Hospital Admission – In I go.
And into hospital, I go. Arriving for my hospital admission, getting dropped off at the door by my wife. It’s Monday, and we haven’t had cuddles for a week. I can’t kiss her goodbye. I was told to social distance myself just to prevent any risk of catching anything. Having to do the same with my son, is heartbreaking. Thank you, Corona Virus!
The waiting starts
I’m writing this sat at my bed the day before I go under the knife for my baclofen pump change. I have a room to myself, fortunately. The six-bed bays are all good and well for interaction with other patients, but I don’t think I have ever had a good nights sleep when having a bed allocated in one.
The widow behind me looks over the garden square in the middle of the spinal centre. I am on the second floor. It’s a big hospital and seems full. I can see the widows of two wards opposite and also the glass of the stairwell at one end. The garden looks tidy; Horatios Garden volunteers tend it.
My journey to the ward involved a roll through the ground floor passing the main reception and a trip in the dated lifts. Only up one floor. It’s Strange, they smell exactly the same as I remember when I was originally lucky enough to be a guest here, and that was in 1993!
I arrive at the reception desk and get smiled at by a young Dr who promptly passes me onto the Ward Clarke. I say hello, introduce myself before getting shown to my room and have to wait.
After talking to the Ward Clarke about hospital policies, it transpires, as a rule, my son cannot visit me on the ward. I am heartbroken. I know it’s to keep everyone safe and prevent any spread of anything but it pains my heart!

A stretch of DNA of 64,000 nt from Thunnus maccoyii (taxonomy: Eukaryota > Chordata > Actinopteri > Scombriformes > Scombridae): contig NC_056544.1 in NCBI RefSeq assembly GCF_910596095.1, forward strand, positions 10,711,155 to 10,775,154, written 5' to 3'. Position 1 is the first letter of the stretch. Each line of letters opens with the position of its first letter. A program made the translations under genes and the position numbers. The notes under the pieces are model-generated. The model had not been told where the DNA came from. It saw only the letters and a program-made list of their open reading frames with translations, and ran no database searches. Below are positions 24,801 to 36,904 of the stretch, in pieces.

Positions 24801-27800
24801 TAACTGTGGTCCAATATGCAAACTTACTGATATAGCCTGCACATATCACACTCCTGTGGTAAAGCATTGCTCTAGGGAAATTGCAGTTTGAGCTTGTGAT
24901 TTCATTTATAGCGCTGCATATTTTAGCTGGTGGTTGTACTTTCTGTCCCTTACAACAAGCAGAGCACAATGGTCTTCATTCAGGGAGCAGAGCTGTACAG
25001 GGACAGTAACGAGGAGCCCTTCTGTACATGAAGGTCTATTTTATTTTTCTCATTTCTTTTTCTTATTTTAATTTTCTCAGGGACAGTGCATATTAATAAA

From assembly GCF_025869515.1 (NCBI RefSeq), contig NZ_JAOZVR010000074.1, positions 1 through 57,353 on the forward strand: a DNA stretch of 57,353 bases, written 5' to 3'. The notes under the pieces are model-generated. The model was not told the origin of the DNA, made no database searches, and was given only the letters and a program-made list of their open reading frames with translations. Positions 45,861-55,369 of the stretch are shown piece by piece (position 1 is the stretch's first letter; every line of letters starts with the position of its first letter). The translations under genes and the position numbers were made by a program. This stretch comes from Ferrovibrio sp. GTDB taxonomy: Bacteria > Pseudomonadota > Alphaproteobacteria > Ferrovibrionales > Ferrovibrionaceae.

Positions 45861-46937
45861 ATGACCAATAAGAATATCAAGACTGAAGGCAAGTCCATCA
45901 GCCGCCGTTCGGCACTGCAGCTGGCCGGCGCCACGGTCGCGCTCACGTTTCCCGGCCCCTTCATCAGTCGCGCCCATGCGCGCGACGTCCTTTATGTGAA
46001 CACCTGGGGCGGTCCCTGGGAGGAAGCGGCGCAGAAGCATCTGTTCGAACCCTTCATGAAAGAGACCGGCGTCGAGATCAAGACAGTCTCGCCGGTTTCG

Keeping busy and entertained
In the wake of writing this, I’ll be entertained by watching something on my mobile device or alternatively reading an exciting book before I settle down with thoughts of the operation the following day not far from my mind. Once I get my head into my reading companion, the Simon Scarrow book I have with me tells of the epic adventures of Telemachus on the pirate ship sailing the Adriatic. This will keep me engaged and divert the thoughts of the procedure from entering my mind.
I’ll need to be on bed rest for several days post-procedure. Coming round from the anaesthetic, I assume I’ll be a bit groggy for the first couple of days at least. A box set will be a good idea. One I can drift away from and return when I wake again.
Not sure about the food though. Possibly due to its mass production and maybe even cooked off-site, I’m not holding out on it being flavoursome or even all that healthy! With thoughts taking me back to a previous admission to the spinal centre. I think it wasn’t till I got discharged and arrived in the kitchen at home. After which, spying the Satsumas on the side and devouring one, that I actually tasted anything with flavour. It couldn’t of been that bad could it?
In 28 years
This stay under the wing of the NHS will be my seventh stay in this cosy environment.
I’m not sure if there are any staff working on St Patricks that remember me from my previous stay here, or especially the time I worked for one of the spinal injuries charites and ventured aroud the hospital offering support to patients and updating staff on the work offered by the charity.
I am/we are lucky!
Feeling lucky I can access the NHS. Especially as it is under constant pressure. If you can’t avoid listening to the media, there are not enough beds, staff are stretched and furthermore there is Corona Virus. Because of these, the NHS is always pushed to its max. It’s the nature of the game. There are too many people wanting to access it. And there are people who abuse it.
I don’t think anyone will completely avoid the services of this national hero. Despite how fit you keep or how healthily you eat and that you don’t drink or drive too fast. Sometime, or rather at any time, something could happen, thus resulting in you needing the services of the NHS in some capacity.
A big thanks of appreciation
Thank you Aneurin Bevan for your idea of the National Heath Service. A service that not only saves millions of lifes, but also helps the sick and injured recover comfortably and for giving those who care, and opportunity to care.
But they don’t do wheelchair training.